The pieces come together

Success: For Julia Falkenklous, the start of first grade was a struggle. But her hard work's starting to pay off.

May 14, 1999|By Howard Libit | Howard Libit,SUN STAFF

Julia Falkenklous started first grade knowing her ABCs. She could easily match the "buh" sound with the letter "b" and the "eh" sound with the letter "e." After the first few writing assignments, all her classmates in Room 8 knew she could form letters neater than anyone else.

So when the 22 first-graders at Cedarmere Elementary School in Reisterstown were split into two reading groups last fall, Julia was bunched with the better readers. And that's when she began her school-year-long struggle with cracking the code of reading.

Almost from the start, during the top group's turn with their teacher, Sheri Blum, Julia would sit silently, her face scrunched quizzically. Rarely would she raise her hand to read. When forced to speak, she would almost whisper.

Julia loves cats, but the "short a" vowel sound seemed confusing. And as Room 8 moved on to the rest of the short vowel sounds, it didn't get any easier for her.

At her desk, Julia would often stare at her work sheets, filling her take-home folder day after day with half-completed work.

Not that Julia didn't work hard. She'd erase and redo her writing over and over to get it right. She'd read the same short sentence again and again, quietly determined to unscramble the letters.

She'd take four or five tries to succeed at a word that most others in the class would read with just one or two mistakes.

Julia preferred listening to jumping in with her thoughts.

"How do we read?" Room 8 was asked in October. "We listen to our teacher," Julia answered.

Math was even tougher for her.

Told to stand in front of 23 on the number line that stretches beneath one of Room 8's chalkboards, Julia wandered from one number to another: 32? No, that's not right. Hmmm. Let's look over in the row of 50s. No, it's not 53.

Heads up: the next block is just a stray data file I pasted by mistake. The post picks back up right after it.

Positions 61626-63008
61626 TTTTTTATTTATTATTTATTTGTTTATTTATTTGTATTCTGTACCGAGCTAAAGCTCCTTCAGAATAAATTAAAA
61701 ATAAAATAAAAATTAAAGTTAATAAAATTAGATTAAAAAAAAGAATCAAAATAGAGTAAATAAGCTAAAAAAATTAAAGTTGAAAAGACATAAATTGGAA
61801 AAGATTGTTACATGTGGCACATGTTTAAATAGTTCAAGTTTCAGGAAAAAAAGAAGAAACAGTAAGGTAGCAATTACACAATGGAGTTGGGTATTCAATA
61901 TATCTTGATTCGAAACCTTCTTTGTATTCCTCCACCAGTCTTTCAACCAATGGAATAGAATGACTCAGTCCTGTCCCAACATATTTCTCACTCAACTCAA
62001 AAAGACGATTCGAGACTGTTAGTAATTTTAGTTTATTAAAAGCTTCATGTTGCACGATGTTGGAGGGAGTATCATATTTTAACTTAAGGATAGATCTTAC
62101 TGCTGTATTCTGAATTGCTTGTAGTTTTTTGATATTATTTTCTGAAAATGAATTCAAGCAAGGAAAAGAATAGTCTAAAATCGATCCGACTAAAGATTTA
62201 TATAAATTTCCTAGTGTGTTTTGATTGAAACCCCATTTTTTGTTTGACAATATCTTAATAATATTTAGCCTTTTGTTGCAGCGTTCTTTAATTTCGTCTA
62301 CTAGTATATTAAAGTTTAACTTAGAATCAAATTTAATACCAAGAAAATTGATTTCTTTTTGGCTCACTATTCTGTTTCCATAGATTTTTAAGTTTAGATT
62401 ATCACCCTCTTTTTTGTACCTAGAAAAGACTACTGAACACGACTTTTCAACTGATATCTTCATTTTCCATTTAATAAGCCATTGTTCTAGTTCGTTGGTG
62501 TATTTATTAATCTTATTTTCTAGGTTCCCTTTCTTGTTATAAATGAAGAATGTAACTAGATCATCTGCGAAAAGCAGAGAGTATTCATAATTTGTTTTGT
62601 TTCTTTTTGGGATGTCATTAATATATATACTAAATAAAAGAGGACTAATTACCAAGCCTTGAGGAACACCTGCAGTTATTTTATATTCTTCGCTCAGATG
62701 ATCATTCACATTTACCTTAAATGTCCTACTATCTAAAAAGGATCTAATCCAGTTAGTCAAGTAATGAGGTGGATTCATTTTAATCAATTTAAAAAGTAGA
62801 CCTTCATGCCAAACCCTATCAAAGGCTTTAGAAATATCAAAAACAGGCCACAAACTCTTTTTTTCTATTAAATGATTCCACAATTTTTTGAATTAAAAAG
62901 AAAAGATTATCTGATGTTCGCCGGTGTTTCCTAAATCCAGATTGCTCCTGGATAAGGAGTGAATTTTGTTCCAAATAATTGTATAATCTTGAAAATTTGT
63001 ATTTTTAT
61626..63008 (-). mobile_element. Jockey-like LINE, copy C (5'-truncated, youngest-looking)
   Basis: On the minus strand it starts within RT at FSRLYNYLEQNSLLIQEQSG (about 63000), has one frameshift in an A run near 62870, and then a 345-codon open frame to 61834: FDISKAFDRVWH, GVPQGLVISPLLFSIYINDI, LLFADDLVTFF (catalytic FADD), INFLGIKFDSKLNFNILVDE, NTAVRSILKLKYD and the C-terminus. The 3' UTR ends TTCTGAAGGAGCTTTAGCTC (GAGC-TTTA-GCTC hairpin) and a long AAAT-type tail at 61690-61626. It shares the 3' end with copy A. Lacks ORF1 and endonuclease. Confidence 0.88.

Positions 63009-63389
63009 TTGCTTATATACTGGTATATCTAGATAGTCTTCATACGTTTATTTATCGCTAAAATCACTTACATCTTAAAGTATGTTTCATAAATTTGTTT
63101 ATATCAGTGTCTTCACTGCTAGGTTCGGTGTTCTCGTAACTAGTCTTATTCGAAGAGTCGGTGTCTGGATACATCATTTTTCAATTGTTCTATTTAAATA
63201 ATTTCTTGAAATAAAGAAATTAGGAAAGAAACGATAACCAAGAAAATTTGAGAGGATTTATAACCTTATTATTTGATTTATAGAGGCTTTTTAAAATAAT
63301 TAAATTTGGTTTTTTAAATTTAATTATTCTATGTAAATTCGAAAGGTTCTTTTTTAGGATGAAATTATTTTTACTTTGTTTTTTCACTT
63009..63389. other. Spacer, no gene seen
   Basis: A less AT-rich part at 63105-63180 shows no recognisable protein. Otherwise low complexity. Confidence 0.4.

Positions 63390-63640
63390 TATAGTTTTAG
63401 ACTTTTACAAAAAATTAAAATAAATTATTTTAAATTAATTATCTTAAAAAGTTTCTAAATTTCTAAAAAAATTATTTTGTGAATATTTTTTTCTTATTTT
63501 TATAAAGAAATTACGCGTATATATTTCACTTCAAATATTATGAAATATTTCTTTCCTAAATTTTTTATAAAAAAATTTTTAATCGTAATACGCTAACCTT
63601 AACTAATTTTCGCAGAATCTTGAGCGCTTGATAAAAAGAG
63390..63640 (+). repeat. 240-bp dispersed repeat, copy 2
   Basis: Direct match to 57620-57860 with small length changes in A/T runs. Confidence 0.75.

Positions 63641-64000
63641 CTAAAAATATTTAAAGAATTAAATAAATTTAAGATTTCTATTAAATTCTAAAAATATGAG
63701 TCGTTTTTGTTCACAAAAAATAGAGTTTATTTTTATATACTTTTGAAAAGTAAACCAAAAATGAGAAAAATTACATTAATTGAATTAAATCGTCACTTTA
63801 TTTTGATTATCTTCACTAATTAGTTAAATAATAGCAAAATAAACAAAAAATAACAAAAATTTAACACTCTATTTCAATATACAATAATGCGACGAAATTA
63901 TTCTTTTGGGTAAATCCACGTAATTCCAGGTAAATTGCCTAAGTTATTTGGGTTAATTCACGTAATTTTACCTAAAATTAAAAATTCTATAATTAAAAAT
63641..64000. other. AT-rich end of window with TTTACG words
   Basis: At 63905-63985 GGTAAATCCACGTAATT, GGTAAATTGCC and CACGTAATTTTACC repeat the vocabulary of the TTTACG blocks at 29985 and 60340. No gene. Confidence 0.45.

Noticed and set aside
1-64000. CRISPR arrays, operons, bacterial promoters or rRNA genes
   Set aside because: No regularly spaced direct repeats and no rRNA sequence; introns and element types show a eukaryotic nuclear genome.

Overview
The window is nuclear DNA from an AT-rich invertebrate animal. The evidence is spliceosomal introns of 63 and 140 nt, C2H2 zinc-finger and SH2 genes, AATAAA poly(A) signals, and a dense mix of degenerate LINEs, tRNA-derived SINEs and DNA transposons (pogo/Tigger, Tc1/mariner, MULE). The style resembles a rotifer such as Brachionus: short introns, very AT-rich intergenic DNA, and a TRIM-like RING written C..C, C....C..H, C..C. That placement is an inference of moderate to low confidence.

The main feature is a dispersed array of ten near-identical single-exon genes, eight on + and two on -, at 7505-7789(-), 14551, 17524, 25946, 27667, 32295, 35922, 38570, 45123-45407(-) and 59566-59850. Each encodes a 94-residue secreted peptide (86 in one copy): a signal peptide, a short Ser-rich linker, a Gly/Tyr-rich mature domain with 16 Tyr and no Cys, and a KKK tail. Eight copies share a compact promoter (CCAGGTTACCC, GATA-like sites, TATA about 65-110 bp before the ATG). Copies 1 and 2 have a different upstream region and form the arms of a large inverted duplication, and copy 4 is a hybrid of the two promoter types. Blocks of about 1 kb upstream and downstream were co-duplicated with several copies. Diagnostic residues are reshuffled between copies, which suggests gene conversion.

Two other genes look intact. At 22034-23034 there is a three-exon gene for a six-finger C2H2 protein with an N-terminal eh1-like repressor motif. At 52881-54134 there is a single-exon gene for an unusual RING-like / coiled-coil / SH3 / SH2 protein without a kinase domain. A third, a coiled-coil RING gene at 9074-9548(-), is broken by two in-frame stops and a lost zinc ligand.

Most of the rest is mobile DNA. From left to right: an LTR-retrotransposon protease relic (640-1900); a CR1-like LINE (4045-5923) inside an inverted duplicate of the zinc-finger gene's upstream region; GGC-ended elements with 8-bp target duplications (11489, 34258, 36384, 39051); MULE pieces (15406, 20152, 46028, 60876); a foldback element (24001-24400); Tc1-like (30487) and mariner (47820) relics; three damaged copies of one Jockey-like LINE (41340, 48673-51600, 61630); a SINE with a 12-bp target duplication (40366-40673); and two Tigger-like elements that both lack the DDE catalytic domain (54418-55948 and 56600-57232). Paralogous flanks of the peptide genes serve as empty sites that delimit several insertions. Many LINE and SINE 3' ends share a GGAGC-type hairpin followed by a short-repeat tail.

As the 21 other first-graders in Room 8 grew restless, literally bouncing out of their chairs to give the right answer, Julia stood still, her big brown eyes beginning to fill with tears.

"Julia, that's OK, honey, go over there," Blum said, gently putting an arm around her shoulders as she directed the 6-year-old toward the proper place on the number line.


As October moved into November, it was clear Julia needed a change. With no fanfare, a couple of students moved into the upper reading group, and Julia was shifted down.

Julia didn't seem to know it was a demotion. She was even excited by the move, because for now she could be paired with her best friend in the class, Aryn Wolf.

As fall turned into winter, Julia slowly began putting the pieces of the code together -- not with the tremendous leaps and bounds of some of her buddies, but more like a mason methodically building a wall, brick by brick.

"Fat Ed is not up" -- the sentence that Room 8's been taught to remember the five short vowels -- became something Julia would quietly whisper to herself at her desk.

During indoor recess sessions, she'd line magnetic letters up along the chalkboard, forming the alphabet and working on a few simple words. (When the class went outdoors, she'd show off her cartwheels, acknowledged by all to be the best in Room 8.)

The routine

At home, Julia began working hard with her mother, Carol Falkenklous, who works three days a week in the accounting department of a Baltimore high-tech company.

Bouncing off the bus from the school about 3: 15 each afternoon, Julia races up the driveway of her family's Church Road rancher to be greeted by her 2-year-old brother Josh.

Some days, her mother is home. Other days, her grandmother -- who lives in a spare bedroom -- is there for Julia, preparing two big bowls of cereal that she immediately gobbles down. Her father, a Postal Service technician, works the swing shift these days, seeing Julia in the mornings before she goes to school and on weekends.

After her snack, it's usually time to relax for a while in front of the 17-inch color television in her bedroom. Sprawled across her bed, Julia loves watching "CatDog" and the other cartoons on the Nickelodeon channel.

While watching TV, she'll often grab a book and a piece of paper, balancing both on her blue "Simba Lion King" plastic note pad. She'll copy the words from the book, working on her already accomplished printing skills. "I want this to be perfect," she says, erasing the letters and forming them again.

Just about every afternoon session of cartoons is interrupted by a phone call from her pal Aryn -- a chance to chat about the day, go over the day's homework and giggle. Homework comes around dinner, sometimes before, sometimes after. Usually at the kitchen table.

Her mother asks her to list eight words that begin with "g."

Goosebumps. How do you spell that? Oh, yeah. There's a Goosebumps book back in the bedroom.

"What's outside, Julia?" her mother asks.

"Grass," Julia replies after twisting her face in a moment of deep thought. "But I don't want to write `grass.' That's too easy. Mrs. Blum said we were supposed to write hard words.

"What about Grinch? I can do that one. How is that spelled?"

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